Psychology was derived from two other disciplines; physiology, the study of how living things work, and philosophy, the theories behind why living things behave the way they do. Philosophy and physiology are intertwined, in that they both have contributed to the study of the other. Before experimentation, philosophers gathered and made inferences based off their own experiences. When researches begain to attain information with a combination of experimentation and observation, psychology begain to seperate from its counterparts and form its independence.
One philosopher who contributed to the study of psychology was John Locke. Locke was primilary concerned with cognitive functioning, which is the way the mind acquire its knowledge. A major physiologists who helped shape psychology and changed the direction was Gustav Fechner. Fechner developed a way in which a mental experience could be measured. Philosophy and physiology made psychology what it is today.
Locke's biggest contribution to psychology was An Essay Concerning Human Understanding. At the beginning of An Essay Concerning Human Understanding Locke says that since his purpose is “to enquire into the Original, Certainty and Extant of human knowledge, together with the grounds and degrees of Belief, Opinion and Assent” he is going to begin with ideas—the materials out of which knowledge is constructed. His first task is to “enquire into the Original of these Ideas…and the ways whereby the Understanding comes to be furnished with them”. He belived that we are born with no knowledge and that we obtain knowledge through experience.
There are two types of experiences, sensation and reflection. Sensation, Locke aruged, will always appear first; as you need a sensation for the mind to reflect on at a later time. Sensation is what is experienced in the environment through senses, following that comes reflection were the mind reflects back to the experience to form an perception that may or may not be reality. Locke also developed the concept of association. Association is an early name for the process psychologists call “learning.”
The reduction or analysis of mental life into simple ideas or elements, and the association of these elements to form complex ideas, became central to the new scientific psychology. Just as clocks and other mechanisms could be disassembled—reduced to their component parts—and reassembled to form a complex machine, so could human ideas.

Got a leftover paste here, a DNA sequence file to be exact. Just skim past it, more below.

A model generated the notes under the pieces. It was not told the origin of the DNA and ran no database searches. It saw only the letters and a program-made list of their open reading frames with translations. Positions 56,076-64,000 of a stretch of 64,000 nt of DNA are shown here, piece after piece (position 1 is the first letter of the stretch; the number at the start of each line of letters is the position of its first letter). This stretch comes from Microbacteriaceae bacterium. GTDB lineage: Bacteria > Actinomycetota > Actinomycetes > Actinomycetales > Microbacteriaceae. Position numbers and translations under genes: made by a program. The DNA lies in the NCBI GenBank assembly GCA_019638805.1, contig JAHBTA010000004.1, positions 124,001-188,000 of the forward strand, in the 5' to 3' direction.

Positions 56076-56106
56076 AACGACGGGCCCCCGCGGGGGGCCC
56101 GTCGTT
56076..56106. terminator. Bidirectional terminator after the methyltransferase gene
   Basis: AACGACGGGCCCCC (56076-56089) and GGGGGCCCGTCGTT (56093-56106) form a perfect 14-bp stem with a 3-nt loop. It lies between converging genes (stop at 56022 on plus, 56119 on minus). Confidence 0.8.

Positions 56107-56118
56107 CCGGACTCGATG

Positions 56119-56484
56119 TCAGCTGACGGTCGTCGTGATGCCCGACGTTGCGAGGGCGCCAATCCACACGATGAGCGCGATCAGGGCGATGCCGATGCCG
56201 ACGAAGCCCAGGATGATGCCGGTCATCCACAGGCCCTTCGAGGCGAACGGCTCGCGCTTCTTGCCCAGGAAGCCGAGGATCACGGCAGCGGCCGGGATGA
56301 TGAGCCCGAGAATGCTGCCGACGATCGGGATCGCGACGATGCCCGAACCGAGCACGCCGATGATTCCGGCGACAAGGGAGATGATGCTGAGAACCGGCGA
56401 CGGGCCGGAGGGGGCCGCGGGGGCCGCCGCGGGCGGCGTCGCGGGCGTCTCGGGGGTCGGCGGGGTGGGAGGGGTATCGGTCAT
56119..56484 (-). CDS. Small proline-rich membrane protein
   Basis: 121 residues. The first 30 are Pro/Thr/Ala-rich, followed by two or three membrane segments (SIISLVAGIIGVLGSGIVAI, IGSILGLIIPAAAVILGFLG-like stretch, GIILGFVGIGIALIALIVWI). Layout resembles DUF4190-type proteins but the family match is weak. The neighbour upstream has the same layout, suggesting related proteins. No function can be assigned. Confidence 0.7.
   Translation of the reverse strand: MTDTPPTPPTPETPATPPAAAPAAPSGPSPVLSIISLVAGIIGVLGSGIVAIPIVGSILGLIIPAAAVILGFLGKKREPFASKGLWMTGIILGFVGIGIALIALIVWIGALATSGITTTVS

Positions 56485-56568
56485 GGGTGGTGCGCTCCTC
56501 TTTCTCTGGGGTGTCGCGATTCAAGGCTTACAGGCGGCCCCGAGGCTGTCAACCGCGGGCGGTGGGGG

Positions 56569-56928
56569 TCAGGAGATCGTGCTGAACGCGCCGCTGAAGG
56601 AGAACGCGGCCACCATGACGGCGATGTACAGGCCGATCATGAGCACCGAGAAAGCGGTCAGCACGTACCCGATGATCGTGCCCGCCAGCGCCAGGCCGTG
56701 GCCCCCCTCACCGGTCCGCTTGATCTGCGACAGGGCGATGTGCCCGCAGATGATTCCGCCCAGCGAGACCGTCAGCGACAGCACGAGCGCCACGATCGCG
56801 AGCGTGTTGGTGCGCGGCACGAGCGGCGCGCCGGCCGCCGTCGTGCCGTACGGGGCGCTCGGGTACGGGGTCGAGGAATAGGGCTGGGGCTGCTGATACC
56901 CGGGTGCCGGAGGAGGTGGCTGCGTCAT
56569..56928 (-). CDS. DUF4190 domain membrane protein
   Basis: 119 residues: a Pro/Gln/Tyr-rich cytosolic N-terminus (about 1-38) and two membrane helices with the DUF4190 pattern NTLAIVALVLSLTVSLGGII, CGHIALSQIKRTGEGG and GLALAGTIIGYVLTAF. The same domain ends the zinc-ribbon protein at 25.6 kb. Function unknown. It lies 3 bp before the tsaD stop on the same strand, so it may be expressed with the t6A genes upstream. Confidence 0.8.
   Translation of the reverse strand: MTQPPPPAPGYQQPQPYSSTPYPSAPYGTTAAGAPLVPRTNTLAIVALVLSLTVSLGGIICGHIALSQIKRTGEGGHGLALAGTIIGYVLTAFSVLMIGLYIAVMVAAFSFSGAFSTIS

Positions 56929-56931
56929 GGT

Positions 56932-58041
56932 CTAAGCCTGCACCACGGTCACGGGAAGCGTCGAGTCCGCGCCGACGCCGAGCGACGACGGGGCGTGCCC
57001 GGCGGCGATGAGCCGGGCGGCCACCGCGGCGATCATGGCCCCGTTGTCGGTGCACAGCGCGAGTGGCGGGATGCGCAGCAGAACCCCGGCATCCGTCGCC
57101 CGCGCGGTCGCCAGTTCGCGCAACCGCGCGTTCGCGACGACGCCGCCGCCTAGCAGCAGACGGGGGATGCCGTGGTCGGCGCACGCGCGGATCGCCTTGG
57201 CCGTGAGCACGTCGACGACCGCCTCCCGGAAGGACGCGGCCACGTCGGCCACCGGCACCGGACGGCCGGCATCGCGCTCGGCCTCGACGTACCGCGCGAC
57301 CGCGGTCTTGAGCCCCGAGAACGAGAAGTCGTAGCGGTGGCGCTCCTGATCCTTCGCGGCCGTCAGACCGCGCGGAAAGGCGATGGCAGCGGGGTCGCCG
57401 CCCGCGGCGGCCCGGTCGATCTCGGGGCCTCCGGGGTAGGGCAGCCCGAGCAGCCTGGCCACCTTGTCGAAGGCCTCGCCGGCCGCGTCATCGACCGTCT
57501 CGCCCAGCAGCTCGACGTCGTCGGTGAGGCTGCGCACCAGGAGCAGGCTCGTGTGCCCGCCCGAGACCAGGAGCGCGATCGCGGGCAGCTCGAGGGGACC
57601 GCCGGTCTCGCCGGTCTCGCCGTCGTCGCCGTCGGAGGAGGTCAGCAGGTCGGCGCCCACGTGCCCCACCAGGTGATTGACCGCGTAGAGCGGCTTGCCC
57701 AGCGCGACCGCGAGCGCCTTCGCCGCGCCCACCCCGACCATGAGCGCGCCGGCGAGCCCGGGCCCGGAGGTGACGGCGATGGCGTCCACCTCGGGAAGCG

October 22, 1850, marked a historical mark for psychology. Fechner believed that everything is endowed with a soul; nothing is without a material basis; mind and matter are the same essence, but seen from different sides. As he himself described it: 'The task did not at all originally present itself as one of finding a unit of mental measurement; but rather as one of searching for a functional relationship between the physical and the psychical that would accurately express their general interdependence'.
Fechner belived that adding a sensation to a stimilus will not produce an equal effect to the resulting stimilus. If this were true, this would mean that for the first time psychologist could develop a way to measure a mental process and to also perform experiements on the mind. This was a major step forward for psychology, as this also disproved earlier notions by theorists that experiments could not be done on the mind.
Unit four discussion states the following: 'Johnathan is 15 years old. His parents are business owners and they are very wealthy. Johnathan is used to having the best of everything, he lives in a grand house and was recently gifted with a brand new car. Johnathan's parents recently filed bankrupt due to overwhelming debt. Johnathan had to return the car, and they also downsized their home and cut back on expenses dramatically. Johnathan went from living first class to middle class. In response to his new environment he got a job to help his parents as much as he could. He never complained and showed little to no signs of frustration. Johnathan seemed to adjust to the changes fairly easy.
Although they are not as well off as they once were, they have became closer and spend much more time together then they have in the past.' Oberserving this case from Locke's view he would suggest that Johnathan has been exposed to a new sensation. When reflecting, the perception would be that when faced with hard times financially, that downsizing and cutting back on expenses would be the solution. He would also associate that downsizing could equate to more family time, and bringing the family closer together.
If this same case were viewed from Fechner's perspective, he would suggest that this is a classis example of a sensation to a stimilus not producing a equal to the resulting stimilus. Most teenagers Johnathan's age would probably react in a resentful manner. Adjusting from one financial group to another, especially when talking in terms of downsizing from one's standard of living, would be a major change for a teenager; especially Johnathan's age, where popularity and stature is usually associated with money.
From Locke's study of cognitive functioning, to Fechner's fasanation with the mind and body, there is no doubt that both physiology and philosophy played a major role in the development of psychology. Without all the discovers of so many great physiologist and philosophist, psychology would not be what it is today. Psychology formed its own independence and became a popular topic to study; even today, psychology is still wordly respected and admired. New experiements and observations are being done everyday, but old researched is still studied and heavily relied on. As it is said, 'you don't know where you're going until you know where you've been.'
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